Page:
B-20     Jade House and Kendall Carter

Research Collaborators:  Katherina Arteaga, Grace Walker, Cassidy Armstrong and Ashley Cole

Research Presentation Title:  Literature Review: Protective Factors Against Suicidality Among Black Women Using an Intersectionality Approach

Faculty Research Mentor:  Ashley Cole, Psychology

 

In the United States, suicide is the third leading cause of death among Black women ages 24-34 years old, and the suicide rate has dramatically risen since 1999 (Vance et al., 2022; CDC, 2020). The term “intersectionality” was brought forth by Kimberlé Williams Crenshaw in 1989, which offered a new understanding of the unique position of Black women who fall within two minority populations and often face multiple forms of discrimination. This coincides with the Black woman suicide paradox, which states that suicidality is less common among Black women in comparison to their White peers, despite facing significantly higher rates of discrimination (Spates, 2011). Research investigating reasons for the existence of this paradox cite the paucity of suicide data that focuses on Black women in comparison to Black men, as well as the misclassification of Black suicide deaths compared to White suicides (Rockett et al., 2006). However, additional research has explored protective factors, such as resiliency, seeking social support (e.g., friends and family), religion and cognitive and behavioral combats (Spates & Slatton, 2017). Specifically, spirituality and having faith in God strengthens resilience among Black women who are experiencing adversity by encouraging self-efficacy and dignity (Lewis et al., 2012). Furthermore, adapting a collectivist prospective and endorsing a strong sense of community protects Black women against suicide by providing communal support (Borum, 2012). Findings from a 2000 study suggest that suicidality and depression symptoms were significantly lower among black college women who received familial support and strong family cohesion (Harris & Molock, 2000). This poster aims to highlight the impact of intersectionality on suicide rates among Black women, as well as discuss the importance of a resiliency perspective.

 

B-21     Reese Jackson

Research Collaborators:  Sarah Kucker

Research Presentation Title:  YouTube’s Effect on Language Learning in Children

Faculty Research Mentor:  Sarah Kucker, Psychology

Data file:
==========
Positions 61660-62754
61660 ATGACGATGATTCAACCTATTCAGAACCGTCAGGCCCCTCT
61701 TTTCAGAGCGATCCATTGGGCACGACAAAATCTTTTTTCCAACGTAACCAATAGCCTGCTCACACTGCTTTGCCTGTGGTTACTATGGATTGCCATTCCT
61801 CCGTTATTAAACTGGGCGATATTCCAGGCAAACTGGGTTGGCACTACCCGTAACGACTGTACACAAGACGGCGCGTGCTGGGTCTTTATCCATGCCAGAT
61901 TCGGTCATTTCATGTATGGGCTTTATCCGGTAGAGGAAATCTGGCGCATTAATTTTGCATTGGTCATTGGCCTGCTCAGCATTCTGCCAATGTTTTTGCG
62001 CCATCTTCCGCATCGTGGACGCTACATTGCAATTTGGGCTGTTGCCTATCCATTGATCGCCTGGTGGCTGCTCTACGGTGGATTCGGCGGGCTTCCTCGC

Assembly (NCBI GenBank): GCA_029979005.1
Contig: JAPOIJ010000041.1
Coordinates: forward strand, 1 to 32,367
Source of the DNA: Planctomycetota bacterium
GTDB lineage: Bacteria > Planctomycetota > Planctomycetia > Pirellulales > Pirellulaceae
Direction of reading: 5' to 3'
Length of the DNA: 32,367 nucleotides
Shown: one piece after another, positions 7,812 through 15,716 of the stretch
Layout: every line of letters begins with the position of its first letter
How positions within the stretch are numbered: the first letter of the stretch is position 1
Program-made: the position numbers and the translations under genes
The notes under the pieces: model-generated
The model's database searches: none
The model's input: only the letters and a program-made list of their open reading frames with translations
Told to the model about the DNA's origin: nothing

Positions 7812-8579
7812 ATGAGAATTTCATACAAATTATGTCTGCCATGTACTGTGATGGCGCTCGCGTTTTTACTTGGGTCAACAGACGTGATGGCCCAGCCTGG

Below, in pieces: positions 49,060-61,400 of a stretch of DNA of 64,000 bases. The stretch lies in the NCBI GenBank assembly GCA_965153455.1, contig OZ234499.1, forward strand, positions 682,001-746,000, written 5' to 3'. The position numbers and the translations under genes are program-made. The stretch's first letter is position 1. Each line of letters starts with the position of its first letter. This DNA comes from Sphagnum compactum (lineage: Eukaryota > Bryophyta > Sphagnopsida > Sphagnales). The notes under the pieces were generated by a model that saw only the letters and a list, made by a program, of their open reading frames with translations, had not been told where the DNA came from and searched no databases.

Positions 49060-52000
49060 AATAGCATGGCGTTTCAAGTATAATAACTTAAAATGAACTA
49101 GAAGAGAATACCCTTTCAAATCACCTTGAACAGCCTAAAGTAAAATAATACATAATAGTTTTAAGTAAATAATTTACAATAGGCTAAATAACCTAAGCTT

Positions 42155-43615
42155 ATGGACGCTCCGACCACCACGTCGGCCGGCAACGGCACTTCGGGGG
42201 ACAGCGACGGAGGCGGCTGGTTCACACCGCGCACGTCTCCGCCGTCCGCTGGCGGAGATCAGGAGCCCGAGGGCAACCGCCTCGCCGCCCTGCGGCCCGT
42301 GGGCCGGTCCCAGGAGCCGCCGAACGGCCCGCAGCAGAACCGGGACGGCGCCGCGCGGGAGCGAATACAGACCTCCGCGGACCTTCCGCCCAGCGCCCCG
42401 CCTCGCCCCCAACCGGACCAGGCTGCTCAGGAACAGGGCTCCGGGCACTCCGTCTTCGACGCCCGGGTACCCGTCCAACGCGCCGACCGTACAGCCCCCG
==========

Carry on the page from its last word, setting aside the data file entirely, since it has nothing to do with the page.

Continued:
YouTube has become the most common form of media consumption for children ages 0-8 (Rideout et. al, 2020). While there is a large body of research into television’s effect on children, there are few studies looking into YouTube’s effect on child learning and their language development. In the first phase of the study, we assessed overall video quality. We recruited 154 primary caregivers of 17-30 month old monolingual English-speaking children.  Parents completed the Media Assessment Questionnaire (MAQ) 2.0 survey (Barr et al., 2020), which includes questions on how long children consume digital media, what kind of technology is being used (i.e. TV, YouTube), and the top three programs they are watching. We then coded the three programs listed for age appropriateness, content quality, design features, and learning objectives in each video to create a composite Video Score. Higher scores indicated a higher quality video. We hypothesize there will be a main effect of the features of the videos on vocabulary and retention performance. Subjects that spend more time watching YouTube videos of lower quality will lead to lower overall vocabulary in Phase 1. The second phase of the study focuses on program pacing and word learning. Here, children will watch a lab-created video introducing four novel nouns at either a fast or slow pace. They will then be tested on their retention for these objects with an on-screen retention test. In Phase 2, we hypothesize there will be a main effect of condition - the children who view the fast-paced video will have a lower retention rate than those who are shown the slow-paced video. Data collection has finished for both phases and coding is in progress. The focus of the current study is the videos themselves, including their quality, content, and pacing. While there is increasing work on overall use of technology in children, little work has explored the content of the videos they are watching. This is a critical gap in the literature as there are a variety of videos available to children on YouTube that can include a wide range of content.